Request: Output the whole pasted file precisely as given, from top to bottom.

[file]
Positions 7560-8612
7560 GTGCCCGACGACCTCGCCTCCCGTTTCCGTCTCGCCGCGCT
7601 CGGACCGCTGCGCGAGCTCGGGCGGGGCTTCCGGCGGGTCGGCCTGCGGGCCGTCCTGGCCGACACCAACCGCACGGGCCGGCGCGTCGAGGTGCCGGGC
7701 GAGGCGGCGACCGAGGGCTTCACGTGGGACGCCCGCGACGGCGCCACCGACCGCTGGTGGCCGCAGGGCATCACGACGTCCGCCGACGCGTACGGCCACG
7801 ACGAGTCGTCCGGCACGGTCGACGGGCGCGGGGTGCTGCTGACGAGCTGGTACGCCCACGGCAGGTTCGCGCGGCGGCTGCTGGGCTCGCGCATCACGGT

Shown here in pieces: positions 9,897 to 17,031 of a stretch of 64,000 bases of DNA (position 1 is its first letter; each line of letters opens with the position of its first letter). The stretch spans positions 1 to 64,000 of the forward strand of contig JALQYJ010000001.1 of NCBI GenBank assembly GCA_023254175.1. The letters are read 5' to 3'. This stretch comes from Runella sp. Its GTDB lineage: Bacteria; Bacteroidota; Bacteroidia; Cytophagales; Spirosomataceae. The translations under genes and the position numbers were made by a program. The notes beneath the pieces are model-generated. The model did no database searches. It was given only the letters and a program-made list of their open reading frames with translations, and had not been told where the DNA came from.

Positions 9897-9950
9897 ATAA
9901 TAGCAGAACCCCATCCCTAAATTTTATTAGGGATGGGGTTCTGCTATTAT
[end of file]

Positions 7560-8612
7560 GTGCCCGACGACCTCGCCTCCCGTTTCCGTCTCGCCGCGCT
7601 CGGACCGCTGCGCGAGCTCGGGCGGGGCTTCCGGCGGGTCGGCCTGCGGGCCGTCCTGGCCGACACCAACCGCACGGGCCGGCGCGTCGAGGTGCCGGGC
7701 GAGGCGGCGACCGAGGGCTTCACGTGGGACGCCCGCGACGGCGCCACCGACCGCTGGTGGCCGCAGGGCATCACGACGTCCGCCGACGCGTACGGCCACG
7801 ACGAGTCGTCCGGCACGGTCGACGGGCGCGGGGTGCTGCTGACGAGCTGGTACGCCCACGGCAGGTTCGCGCGGCGGCTGCTGGGCTCGCGCATCACGGT

Shown here in pieces: positions 9,897 to 17,031 of a stretch of 64,000 bases of DNA (position 1 is its first letter; each line of letters opens with the position of its first letter). The stretch spans positions 1 to 64,000 of the forward strand of contig JALQYJ010000001.1 of NCBI GenBank assembly GCA_023254175.1. The letters are read 5' to 3'. This stretch comes from Runella sp. Its GTDB lineage: Bacteria; Bacteroidota; Bacteroidia; Cytophagales; Spirosomataceae. The translations under genes and the position numbers were made by a program. The notes beneath the pieces are model-generated. The model did no database searches. It was given only the letters and a program-made list of their open reading frames with translations, and had not been told where the DNA came from.

Positions 9897-9950
9897 ATAA
9901 TAGCAGAACCCCATCCCTAAATTTTATTAGGGATGGGGTTCTGCTATTAT